But for many, everyday mindfulness is overwhelming. I do feel that they have learnt off a silly person who has told them to be mindful of everything. For example, walking & being aware of everything simultaneously: a tree, the sky, the footpath, a breeze, our breathing, our thoughts, sounds. This is just crazy. I get so cross when I meet someone who is having problems from learning mindfulness this way. And I know that meditation done with this sort of "mind-being-too-full-ness", is not pleasant.

Far easier is to learn how to consciously, & very relaxed, slow down the breath. Doing the technique in my previous post will teach you this, & I recommend that you do it, here & there, to start with, then try to do it as soon as you wake up, & just before you go to sleep. Just a bit here & there. Soon, you will be able to sit for a few minutes doing that, so relaxed. And if you close your eyes, you will be meditating.

If we are too anxious, meditation is very difficult to do, if we have not been taught how to slow down our mental, emotional, prana, aspects. And if we strain doing harsh ujjayi (slightly constricting in the throat to make a soft noise), or a fast ujjayi, it does seem, to me, to create tiredness later. This will be because it has had a detrimental effect on our brain glucose levels. Which is counter-productive. I initially learnt how to slow down the breath, then later I learnt how to "power up" the breath. And do incredible amounts of strong pranayama. Whilst the spiritual results were incredible, I feel that this is counterproductive in daily life, as it did mess with my blood sugar levels. And I am sure it's because I was not relaxed.

To do deep meditation does require fuel, therefore it does require glucose. Not only that, but also not squandering glucose. Without this knowledge, it is not unusual for people who practice a lot of deep meditation, to crave sweets. I was taught that this was due to swadhisthana chakra, but truly this was not my actual experience of swadhisthana. It was just the opposite.

If you do have inflammation, or iffy blood sugar (which will cause inflammation), tiredness (which often starts in the brain), anxiety, doing the breathing technique that I wrote about in my last blog, will dramatically help.

There are other ways, which amplify brain function in meditation, which we will look into. For the brain is actively involved with meditation, even though meditation is about aspects of our mind.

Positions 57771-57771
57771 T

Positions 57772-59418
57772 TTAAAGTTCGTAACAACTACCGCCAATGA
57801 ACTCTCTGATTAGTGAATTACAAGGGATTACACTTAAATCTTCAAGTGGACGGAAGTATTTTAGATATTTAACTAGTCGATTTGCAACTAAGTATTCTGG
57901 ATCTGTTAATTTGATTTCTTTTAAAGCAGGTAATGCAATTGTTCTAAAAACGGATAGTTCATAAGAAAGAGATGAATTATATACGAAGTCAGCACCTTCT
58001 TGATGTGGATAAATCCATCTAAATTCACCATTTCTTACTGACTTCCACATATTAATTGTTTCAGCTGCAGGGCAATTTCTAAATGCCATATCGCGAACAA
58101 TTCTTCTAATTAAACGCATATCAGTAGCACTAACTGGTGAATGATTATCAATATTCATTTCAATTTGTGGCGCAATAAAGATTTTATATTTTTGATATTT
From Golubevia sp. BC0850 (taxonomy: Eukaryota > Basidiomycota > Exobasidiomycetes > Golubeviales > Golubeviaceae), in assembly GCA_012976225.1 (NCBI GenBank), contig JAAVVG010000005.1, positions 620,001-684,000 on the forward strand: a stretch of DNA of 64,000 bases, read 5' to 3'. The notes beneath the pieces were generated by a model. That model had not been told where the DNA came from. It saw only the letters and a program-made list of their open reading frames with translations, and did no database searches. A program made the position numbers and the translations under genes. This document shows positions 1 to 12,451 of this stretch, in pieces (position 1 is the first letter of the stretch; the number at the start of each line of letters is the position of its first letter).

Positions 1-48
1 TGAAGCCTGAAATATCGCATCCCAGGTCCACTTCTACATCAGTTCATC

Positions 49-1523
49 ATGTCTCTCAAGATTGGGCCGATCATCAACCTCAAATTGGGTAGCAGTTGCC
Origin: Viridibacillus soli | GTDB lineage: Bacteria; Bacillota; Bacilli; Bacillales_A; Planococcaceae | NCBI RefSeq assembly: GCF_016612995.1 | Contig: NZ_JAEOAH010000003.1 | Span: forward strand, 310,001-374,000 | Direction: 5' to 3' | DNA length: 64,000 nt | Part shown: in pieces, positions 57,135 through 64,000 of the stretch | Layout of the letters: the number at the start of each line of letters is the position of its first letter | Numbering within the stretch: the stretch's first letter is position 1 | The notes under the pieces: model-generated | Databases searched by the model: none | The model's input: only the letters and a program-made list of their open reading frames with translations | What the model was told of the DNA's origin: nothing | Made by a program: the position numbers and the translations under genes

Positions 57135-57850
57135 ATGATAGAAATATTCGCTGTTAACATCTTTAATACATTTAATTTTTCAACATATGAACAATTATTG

8 July 2016

when meditation doesn't work

At it's most basic level, meditation is supposed to reduce stress, to calm us, make us happy. Sometimes this doesn't happen. Why?

Sometimes it's the wrong technique for us. Although my path has been yoga, I had a friend who was always a bit disturbed after doing meditation. It was an energy pathway one, combined with chanting Om out loud. Preceded by bhastrika (a very fiery breath), bandhas (energy locks) & nadi shodan (alternate nostril breathing). He went on a 10 day Vipassana retreat, loved it....& calmed down. I hoped he would continue with the buddhist technique as he seemed so at peace whilst doing it.

And I have noticed, & experienced, that very strong energy meditations can be hard to maintain, especially if one has not been taught how to calm down first. You would think that nadi shodan would do it, but if you were doing it with big breath retentions, long counts & even bandhas.....perhaps not.

What is missing is learning how to calm the breath, thereby calming the body, mind, emotions, prana (life-force), & most importantly, calming the awareness so that we are seated in a Higher Consciousness. Or, if we are not quite at that yet, then so that our conscious everyday awareness has calmed down.

Ujjayi on it's own will not do this. We need to slow down the breathing, whether ujjayi is used or not. We need to stop "powering up" the energy, because, ironically, this just makes us agitated & creates internal energy blockages. And we need to slip into the internal realms quickly. There are pratyahara (sensory withdrawal) practices but I find they make me restless. One is being like a tree.....really? I find that silly.